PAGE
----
Until President Obama engages the Grand Narrative of our time, and makes it his own, he will remain disconnected from the broad national interest ("interest" in the sense of what people are interested in and "interest" in the sense of what is best for the country). This is not just another recession.
This is not just a fraying at the ends. This is a crisis of high throw weight and terrifying potential consequences. It's important that we muddle through. It matters. The President needs to start the restructuring by talking openly and honestly about what it might entail.

Geraghty comments


Posted by Jill Fallon at 10:18 AM | Permalink

February 15, 2010

Goodness is more subtle, revealing itself gently

Rod Dreher with a marvelous tribute to his friend Gerard Faucheux who was killed along with his parents in a car crash.

A novelist I was listening to on the radio the other day spoke about how difficult it is to portray goodness effectively in fiction. Evil, she said, tends to manifest itself in dramatic strokes, but goodness is usually more subtle, and reveals itself more gently.

He made you want to be good.

Today I thought about the last time I saw him. He was in Dallas on business, and he came to dinner. We hadn't seen each other in a long time. He told me about his wife Kathy, and showed us pictures of his kids. He talked a lot about his music, and about his life in Mississippi. Gerard was a quiet man, and that night he spoke so modestly about his blessings and his accomplishments, but I was sitting there thinking, Man, you've got it all. You've got the life everybody dreams of having. He wasn't rich or famous, but he had a wife who adored him, and four great kids. He had his family, he had his faith, he had his music, and as far as I could tell, he was at peace with the world. Here's the thing: he always was. My wife was telling me tonight that getting to know Gerard at dinner that night was a memorable experience for her. She said, "There was no ego there. He just reflected goodness. It was the strangest thing. He was just sitting there, making normal conversation, but it was so clear that he had a pure heart. It was really something to encounter. He made you want to be good."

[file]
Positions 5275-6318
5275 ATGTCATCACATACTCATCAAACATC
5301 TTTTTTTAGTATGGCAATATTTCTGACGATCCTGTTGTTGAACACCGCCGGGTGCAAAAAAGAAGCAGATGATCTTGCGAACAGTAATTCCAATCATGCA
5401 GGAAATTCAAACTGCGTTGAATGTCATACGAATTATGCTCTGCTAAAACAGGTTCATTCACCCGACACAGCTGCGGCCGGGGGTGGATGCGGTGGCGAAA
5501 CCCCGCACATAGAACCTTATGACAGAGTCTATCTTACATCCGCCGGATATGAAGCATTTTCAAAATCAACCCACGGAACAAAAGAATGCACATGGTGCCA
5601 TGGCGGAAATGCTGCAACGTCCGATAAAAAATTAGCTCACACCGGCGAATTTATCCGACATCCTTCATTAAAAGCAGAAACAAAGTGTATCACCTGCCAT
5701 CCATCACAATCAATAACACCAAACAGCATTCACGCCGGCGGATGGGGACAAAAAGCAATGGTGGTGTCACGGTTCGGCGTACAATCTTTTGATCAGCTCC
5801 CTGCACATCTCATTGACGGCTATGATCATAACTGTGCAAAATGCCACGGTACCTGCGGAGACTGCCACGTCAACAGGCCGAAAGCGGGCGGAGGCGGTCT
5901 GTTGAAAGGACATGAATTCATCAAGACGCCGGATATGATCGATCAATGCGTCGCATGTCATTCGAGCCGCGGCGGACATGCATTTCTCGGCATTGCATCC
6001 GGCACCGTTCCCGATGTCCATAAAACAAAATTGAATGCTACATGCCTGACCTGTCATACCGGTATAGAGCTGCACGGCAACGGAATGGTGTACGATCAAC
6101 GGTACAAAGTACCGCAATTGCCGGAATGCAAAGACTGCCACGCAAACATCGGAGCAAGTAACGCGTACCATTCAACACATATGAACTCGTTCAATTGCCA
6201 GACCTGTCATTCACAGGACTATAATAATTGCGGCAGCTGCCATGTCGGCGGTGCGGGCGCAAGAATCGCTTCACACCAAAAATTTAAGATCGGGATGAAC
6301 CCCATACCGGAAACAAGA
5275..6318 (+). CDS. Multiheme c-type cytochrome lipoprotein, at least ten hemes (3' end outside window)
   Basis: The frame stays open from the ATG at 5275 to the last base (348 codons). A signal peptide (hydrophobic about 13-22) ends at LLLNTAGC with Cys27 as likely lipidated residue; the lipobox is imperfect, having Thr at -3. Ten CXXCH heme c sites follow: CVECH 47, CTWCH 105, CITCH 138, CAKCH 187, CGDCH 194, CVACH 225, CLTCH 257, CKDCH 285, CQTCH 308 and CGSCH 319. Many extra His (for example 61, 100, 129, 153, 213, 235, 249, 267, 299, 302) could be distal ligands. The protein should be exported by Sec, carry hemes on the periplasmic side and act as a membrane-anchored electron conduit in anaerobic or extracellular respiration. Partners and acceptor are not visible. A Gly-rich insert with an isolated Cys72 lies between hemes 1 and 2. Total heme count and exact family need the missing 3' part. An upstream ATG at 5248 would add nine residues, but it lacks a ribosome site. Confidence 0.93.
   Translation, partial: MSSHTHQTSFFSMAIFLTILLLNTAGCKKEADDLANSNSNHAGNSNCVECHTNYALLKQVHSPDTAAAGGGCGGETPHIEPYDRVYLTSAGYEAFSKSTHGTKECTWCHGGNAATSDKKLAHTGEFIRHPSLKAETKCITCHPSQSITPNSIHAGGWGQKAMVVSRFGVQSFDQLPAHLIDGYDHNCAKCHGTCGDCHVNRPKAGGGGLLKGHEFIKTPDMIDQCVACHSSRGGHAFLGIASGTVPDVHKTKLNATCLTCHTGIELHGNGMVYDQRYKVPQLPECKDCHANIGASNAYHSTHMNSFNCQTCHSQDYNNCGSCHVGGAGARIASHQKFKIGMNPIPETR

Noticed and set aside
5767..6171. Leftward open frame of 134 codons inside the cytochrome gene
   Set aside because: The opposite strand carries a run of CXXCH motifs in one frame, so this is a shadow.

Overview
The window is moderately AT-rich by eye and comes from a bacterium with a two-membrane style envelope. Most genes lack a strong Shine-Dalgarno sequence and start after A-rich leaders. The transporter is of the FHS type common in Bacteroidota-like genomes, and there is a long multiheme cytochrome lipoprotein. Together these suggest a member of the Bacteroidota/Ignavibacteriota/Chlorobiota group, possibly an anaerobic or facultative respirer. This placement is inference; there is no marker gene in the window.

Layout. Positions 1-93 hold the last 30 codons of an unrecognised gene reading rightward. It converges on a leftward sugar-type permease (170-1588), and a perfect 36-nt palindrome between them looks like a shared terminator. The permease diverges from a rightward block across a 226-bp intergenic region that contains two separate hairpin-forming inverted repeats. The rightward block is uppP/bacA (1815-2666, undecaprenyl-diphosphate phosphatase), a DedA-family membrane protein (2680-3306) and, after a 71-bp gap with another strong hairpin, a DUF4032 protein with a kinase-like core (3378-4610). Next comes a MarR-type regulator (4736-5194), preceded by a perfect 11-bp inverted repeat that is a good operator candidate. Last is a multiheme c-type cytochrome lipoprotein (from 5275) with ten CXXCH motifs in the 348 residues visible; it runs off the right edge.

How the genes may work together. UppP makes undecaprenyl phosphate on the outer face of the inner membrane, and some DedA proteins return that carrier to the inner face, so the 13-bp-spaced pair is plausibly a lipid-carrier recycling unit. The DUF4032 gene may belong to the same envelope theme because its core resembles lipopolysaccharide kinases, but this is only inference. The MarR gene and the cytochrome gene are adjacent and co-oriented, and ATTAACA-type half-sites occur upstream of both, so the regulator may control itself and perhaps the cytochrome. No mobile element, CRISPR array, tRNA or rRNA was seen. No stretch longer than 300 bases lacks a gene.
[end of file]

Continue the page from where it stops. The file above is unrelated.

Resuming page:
He made you want to be good. That's the story of Gerard Faucheux's life, right there.

Posted by Jill Fallon at 1:49 PM | Permalink

February 14, 2010

Climategate grows and the unraveling continues


In its last assessment the Intergovernmental Panel on Climate Change (IPCC) said the evidence that the world was warming was “unequivocal”.  It warned that greenhouse gases had already heated the world by 0.7C and that there could be 5C-6C more warming by 2100, with devastating impacts on humanity and wildlife.


Climategate U-turn as scientist at center of row admits:  There has been no global warming since 1995.

Data for vital 'hockey stick graph' has gone missing
There has been no global warming since 1995
Warming periods have happened before - but NOT due to man-made changes

London Times  World may not be warming, say scientist

“The temperature records cannot be relied on as indicators of global change,” said John Christy, professor of atmospheric science at the University of Alabama in Huntsville, a former lead author on the IPCC.

Why can't the temperature records be relied on?

in a damning report entitled Surface Temperature Records: Policy Driven Deception? by Joseph D’Aleo, the first Director of Meteorology and co-founder of the Weather Channel, and Anthony Watts, a meteorologist and founder of SurfaceStations.org., we learn that beginning in 1990 NOAA began systematically eliminating climate measuring stations in cooler locations around the globe....The drop in the number of weather stations was dramatic, declining from more than 6,000 stations to fewer than 1,500

Their report provides examples of how the systematic elimination of stations and unexplained adjustments in temperature data caused measured temperatures to rise for Australia, New Zealand, Canada, Norway, Sweden, and the United States. Many adjustments change what would have been a drop in temperatures into an increase. Take New Zealand, where D’Aleo and Watts note: “About half the adjustments actually created a warming trend where none existed; the other half greatly exaggerated existing warming.”

Is there a conspiracy?

According to one climatology expert in Canada who was threatened for his views, the answer is yes

“If people knew just how deep and dark this conspiracy is — yes, conspiracy — they’d be amazed,” he explains. “More and more academics are standing up to refute climate-change theories, but it’s still dangerous to do so. It can mean the end of a career, the targeting of someone by well-organized fanatics.”